As you know the remains of some who lost their lives have now been laid at rest within these solid stone walls. We intend to maintain this memorial and keep it attractive. I am an old man now, in my 90th year. I am grateful that I have had the opportunity to further this effort. All of my associates of the First Presidency and Council of the Twelve Apostles of the Church are united in what we have done.
I sit in the chair that Brigham Young occupied as President of the Church at the time of the tragedy. I have read very much of the history of what occurred here. There is no question in my mind that he was opposed to what happened. Had there been a faster means of communication, it never would have happened. That which we have done here must never be construed as an acknowledgment on the part of the Church of any complicity in the occurrences of that fateful day.
But we have an obligation. We have a moral responsibility. We have a Christian duty to honor, to respect, and to do all feasible to recognize and remember those who died there. May this cairn stand as a sacred monument to honor all of those who fell, wherever they might have been buried in these Mountain Meadows.
The Church is stable. It grows stronger every day. It will be here for as long as the earth lasts, and it will take care of this place. May the peace of heaven rest upon this hallowed ground and may no evil hand do damage of any kind. May all who visit here do so in a spirit of reverence and respect for the honored dead.
One hundred and forty-two years have now passed All who knew firsthand about what occurred here are long since gone. Let the book of the past be closed. Let peace come into our hearts. Let friendship and love be extended. May the peace of heaven be felt over this hallowed ground is my prayer in the name of Jesus Christ, amen.
Now, my dear friends, if you will close your eyes and bow your heads I will ask you to join in a prayer of dedication.
O God, our Eternal Father, gathered before Thee in this hallowed place, we unitedly bow our heads in a prayer of dedication. We know something of what occurred here 142 years ago. But our knowledge is limited. We cannot understand it. We lack the ability to comprehend it. We are all sons and daughters of Thine, bound together in brotherhood and sisterhood, for Thou art our Father and our God. We are all Christians. Our great Exemplar is the Lord who said, "Peace I leave with you, my peace I give unto you. . . Let not your heart be troubled, neither let it be afraid" (John 14:27).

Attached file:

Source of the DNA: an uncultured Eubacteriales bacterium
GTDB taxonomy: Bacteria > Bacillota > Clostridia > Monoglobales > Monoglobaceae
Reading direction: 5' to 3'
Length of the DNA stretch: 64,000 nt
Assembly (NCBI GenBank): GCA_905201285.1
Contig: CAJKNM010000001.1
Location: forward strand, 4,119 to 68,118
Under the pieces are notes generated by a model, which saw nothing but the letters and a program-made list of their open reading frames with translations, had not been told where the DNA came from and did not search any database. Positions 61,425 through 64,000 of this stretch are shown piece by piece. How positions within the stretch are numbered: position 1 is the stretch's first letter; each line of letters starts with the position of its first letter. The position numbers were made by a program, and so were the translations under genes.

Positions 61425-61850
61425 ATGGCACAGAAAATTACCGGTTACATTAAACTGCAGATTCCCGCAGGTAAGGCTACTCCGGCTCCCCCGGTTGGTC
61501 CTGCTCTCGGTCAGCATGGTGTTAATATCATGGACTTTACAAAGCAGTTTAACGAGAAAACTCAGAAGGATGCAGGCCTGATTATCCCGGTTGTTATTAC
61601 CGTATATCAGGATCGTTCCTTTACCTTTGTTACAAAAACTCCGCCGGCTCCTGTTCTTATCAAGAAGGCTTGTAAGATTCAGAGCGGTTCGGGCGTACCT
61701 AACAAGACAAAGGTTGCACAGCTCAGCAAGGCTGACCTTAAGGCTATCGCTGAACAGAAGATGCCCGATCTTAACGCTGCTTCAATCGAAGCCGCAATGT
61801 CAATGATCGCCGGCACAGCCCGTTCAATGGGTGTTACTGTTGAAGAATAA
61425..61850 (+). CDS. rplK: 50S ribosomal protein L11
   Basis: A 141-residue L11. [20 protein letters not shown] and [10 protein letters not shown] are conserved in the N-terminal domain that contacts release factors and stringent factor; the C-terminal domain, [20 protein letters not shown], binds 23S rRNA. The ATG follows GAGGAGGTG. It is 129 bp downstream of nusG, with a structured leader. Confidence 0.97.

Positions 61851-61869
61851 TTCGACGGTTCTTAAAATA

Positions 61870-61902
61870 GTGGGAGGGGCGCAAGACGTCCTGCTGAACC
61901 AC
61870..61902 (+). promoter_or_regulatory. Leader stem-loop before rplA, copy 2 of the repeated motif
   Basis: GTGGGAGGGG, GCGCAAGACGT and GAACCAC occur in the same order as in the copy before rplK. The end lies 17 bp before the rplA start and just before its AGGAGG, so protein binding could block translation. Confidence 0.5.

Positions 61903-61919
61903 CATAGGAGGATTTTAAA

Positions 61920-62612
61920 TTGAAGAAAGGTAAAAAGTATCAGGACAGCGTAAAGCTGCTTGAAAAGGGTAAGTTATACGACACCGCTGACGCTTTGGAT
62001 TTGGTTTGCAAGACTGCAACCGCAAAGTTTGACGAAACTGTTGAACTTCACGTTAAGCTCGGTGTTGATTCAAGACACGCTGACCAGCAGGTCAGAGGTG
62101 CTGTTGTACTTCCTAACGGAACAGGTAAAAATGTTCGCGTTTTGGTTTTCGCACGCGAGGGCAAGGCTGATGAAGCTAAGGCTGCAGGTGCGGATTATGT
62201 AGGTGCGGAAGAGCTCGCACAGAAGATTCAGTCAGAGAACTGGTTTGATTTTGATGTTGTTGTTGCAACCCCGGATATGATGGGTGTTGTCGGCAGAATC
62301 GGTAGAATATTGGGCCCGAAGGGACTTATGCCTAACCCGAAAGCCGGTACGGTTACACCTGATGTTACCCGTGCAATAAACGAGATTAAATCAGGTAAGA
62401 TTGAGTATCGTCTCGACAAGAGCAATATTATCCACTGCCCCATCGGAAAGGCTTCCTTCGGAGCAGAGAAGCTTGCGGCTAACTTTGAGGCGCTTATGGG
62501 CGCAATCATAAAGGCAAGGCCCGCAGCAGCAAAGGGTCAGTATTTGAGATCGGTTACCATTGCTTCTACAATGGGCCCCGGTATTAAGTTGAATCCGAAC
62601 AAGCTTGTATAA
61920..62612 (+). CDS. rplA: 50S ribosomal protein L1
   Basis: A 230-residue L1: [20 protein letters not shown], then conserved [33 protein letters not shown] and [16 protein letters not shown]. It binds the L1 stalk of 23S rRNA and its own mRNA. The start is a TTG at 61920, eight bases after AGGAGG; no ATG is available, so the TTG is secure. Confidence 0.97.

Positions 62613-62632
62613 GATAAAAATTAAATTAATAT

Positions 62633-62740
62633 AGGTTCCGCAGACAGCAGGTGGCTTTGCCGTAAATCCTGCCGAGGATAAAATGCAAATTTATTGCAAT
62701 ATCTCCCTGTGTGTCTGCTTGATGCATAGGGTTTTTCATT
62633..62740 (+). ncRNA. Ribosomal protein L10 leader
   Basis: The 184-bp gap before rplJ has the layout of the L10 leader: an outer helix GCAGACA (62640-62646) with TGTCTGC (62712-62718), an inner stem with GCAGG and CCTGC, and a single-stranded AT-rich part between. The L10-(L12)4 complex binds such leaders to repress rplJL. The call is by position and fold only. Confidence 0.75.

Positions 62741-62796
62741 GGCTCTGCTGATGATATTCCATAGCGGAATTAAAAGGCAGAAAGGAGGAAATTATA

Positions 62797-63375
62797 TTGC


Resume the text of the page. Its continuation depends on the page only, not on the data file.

Forgive our sins. Take from our hearts bitterness and rancor. Instill within us a spirit of love, an outreach toward one another. Kindle the fires of understanding and respect. Help us to rise above the evils of the past. Give us strength to put them behind us and replace them with a spirit of tolerance, and mutual respect.
The fires of bitterness and suspicion have burned long enough, O Lord. Let the sunlight of goodwill shine upon us. Dry the tears of those who have wept over these events. Open their eyes to an understanding of Thine all-encompassing love. Touch their hearts with a feeling of appreciation one for another as we mingle together on this day of reconciliation. There has been enough of weeping and grieving. This is the time to take upon ourselves the mantle of Thy Beloved Son, the Lord Jesus Christ, who gave His life as a ransom for the sins of all men.
We, as Thy servants, have done all we know how to do to enshrine in this sanctuary the memories of the victims. May we honor those who died here by extending the hand of friendship toward those of this generation who are innocent of the past and have shown their desire to heal the wounds of bitterness.
Now, may we work together as Thy sons and daughters in that spirit of which Abraham Lincoln spoke when he said, "With malice toward none, with charity for all, . . let us bind up the wounds" (Abraham Lincoln , Second Inaugural Address, March 4, 1865) Let us go forward from this day with a renewal of love and an expression of friendship.
In the authority of the holy priesthood and in the name of Jesus Christ, I dedicate this sacred burial place, and all other burial places unknown, that arose out of the tragic events that occurred here. May this memorial stand through the years as a place held sacred by all who visit it, we humbly pray in the name of Jesus Christ, the Redeemer of all mankind, amen.